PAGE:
Our goal is the village of Damme. No, I’m not sure how to pronounce that. It’s about 6 miles away. Our route takes us along the outside edge of Bruges, which reveals some of the nature of the city. It seems to be an island surrounded by a large canal. On one side of the canal is the well preserved 15th-19th century enclave. On the other side of the canal is the modern world of 4 lane highways, strip malls, traffic lights, and craziness. We follow this large canal until our map instructs us to cross it and move toward the craziness which concerns me. The crazy zone turns out to be narrow enough for us to get beyond as we cycle away toward the farmland. We pass a few of the ancient windmills that have been kept as museum pieces for the benefit of folks like us. Soon we’re on a long, dead straight bike path between large barren deciduous trees that we can’t name. In the summer this would be a shady lane of dappled sunlight filtered through a green canopy 60 feet above.
But today is misty, cool, and gray. Other cyclists overtake us as we doddle along. We arrive at Damme without the slightest hint of fanfare. Clearly they don’t know who we are. It’s a tiny place with a few shops set up for tourists. The city hall might have some antique charm if it were restored but sadly no. It is crumbling and in serious need of help. There is a church, of course, and CK MUST go inside.
In 30 minutes we’ve seen every corner of this village. Deciding on a tea shop we stop for a sip and a cookie. The proprietor eyes us critically, perhaps suspiciously. Perhaps she wants us to spend more money or has had trouble with old people shoplifting. She speaks French, I think. But we are pretty much done with Damme. On our way out, CK plunders a local shop for some baguette for the house.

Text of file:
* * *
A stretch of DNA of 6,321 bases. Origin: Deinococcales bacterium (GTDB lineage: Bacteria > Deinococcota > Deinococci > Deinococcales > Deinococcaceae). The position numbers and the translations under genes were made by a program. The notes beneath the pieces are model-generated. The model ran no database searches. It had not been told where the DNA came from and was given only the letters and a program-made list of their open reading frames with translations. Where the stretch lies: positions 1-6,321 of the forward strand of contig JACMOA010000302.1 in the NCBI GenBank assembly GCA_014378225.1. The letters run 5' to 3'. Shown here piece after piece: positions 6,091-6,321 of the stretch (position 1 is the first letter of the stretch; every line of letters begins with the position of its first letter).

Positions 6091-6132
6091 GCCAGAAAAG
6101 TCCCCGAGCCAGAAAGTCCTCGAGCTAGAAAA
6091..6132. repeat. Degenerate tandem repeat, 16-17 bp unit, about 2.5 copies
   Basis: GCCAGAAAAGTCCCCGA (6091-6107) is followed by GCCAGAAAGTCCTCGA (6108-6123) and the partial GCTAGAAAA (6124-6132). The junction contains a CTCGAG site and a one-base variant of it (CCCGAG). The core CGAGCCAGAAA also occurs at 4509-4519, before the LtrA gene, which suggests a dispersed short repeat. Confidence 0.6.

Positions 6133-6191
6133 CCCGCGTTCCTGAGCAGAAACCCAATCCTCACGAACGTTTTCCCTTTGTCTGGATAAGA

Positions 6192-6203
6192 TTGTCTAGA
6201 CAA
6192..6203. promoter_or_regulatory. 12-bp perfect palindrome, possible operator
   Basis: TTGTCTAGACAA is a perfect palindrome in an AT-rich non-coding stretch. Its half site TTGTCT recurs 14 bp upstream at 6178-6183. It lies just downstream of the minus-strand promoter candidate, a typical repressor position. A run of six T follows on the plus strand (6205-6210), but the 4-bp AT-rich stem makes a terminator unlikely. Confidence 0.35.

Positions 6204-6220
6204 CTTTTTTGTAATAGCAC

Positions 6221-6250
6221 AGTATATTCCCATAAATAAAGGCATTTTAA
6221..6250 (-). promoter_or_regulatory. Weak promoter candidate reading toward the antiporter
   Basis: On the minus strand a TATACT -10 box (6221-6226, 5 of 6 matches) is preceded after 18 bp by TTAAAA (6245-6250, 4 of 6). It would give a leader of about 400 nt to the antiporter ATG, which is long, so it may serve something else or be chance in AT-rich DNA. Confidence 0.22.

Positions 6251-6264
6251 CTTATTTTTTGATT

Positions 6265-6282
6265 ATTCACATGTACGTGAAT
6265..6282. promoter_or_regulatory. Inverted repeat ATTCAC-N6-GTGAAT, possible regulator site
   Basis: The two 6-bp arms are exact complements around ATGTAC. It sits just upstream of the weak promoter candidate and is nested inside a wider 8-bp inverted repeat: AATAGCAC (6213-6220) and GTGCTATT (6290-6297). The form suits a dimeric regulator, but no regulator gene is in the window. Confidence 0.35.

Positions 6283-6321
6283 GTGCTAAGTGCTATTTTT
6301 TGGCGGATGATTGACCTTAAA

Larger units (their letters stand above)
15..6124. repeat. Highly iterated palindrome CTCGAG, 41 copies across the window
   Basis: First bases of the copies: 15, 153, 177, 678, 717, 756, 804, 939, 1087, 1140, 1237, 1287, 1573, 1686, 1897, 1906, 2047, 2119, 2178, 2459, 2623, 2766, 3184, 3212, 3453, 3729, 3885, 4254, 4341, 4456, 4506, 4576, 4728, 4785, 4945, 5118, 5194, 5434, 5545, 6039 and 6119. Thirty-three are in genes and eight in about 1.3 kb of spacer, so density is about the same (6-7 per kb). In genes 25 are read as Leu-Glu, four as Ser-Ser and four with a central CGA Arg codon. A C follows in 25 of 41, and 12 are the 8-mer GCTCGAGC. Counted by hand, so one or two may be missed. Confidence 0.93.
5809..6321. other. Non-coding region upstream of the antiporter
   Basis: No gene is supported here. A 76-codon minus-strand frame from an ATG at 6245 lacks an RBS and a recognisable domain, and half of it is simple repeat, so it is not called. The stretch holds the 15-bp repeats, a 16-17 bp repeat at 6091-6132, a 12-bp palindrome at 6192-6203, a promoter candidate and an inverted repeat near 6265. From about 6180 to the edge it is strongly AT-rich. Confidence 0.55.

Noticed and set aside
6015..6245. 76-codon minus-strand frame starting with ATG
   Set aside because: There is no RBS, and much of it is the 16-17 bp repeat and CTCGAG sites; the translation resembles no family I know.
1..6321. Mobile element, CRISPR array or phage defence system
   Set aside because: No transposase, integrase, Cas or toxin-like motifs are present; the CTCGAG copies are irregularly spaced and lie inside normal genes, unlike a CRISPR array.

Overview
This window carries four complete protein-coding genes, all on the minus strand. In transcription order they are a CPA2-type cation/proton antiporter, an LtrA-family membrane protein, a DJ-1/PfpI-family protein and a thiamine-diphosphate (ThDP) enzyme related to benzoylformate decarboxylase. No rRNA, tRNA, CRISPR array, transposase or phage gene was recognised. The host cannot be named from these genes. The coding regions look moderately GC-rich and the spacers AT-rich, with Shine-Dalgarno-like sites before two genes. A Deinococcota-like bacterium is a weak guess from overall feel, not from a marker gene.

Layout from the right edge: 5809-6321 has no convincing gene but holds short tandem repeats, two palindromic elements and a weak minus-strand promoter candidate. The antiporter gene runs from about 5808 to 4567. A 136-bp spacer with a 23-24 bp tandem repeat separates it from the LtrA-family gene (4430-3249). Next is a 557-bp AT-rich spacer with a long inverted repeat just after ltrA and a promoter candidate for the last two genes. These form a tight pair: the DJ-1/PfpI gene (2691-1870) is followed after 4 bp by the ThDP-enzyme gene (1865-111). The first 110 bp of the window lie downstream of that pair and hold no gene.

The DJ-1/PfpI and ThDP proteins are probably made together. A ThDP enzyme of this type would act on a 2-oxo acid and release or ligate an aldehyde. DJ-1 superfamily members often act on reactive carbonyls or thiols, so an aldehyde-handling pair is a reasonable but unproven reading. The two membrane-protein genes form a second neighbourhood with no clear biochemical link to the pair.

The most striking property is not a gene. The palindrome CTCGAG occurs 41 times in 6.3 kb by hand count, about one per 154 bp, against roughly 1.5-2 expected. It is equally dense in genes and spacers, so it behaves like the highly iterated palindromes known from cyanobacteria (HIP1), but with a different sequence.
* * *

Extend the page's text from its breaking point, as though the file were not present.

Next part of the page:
The ride back is quicker since we know the route but there’s a snag. At the moment of crossing the main canal back to the Bruges side of the world we are met with a clanging bell, the descent of barriers, and the raising of the bridge. As it happens, this particular crossing is also a canal lock. A large barge approaches and our way is blocked for 20 minutes. I spend the time chatting up a young couple, also on bikes. They are from London. I feel as if I’m going to make new friends when into the chat jumps a fellow with a Scots accent. But his English is broken and confused as he struggles to change the subject while making unusual hand gestures to emphasize his speech. We’re all a bit puzzled. The thread of the conversation evaporates into uncertainty. The bridge begins to drop into place and we wish each other safe travels. Drat.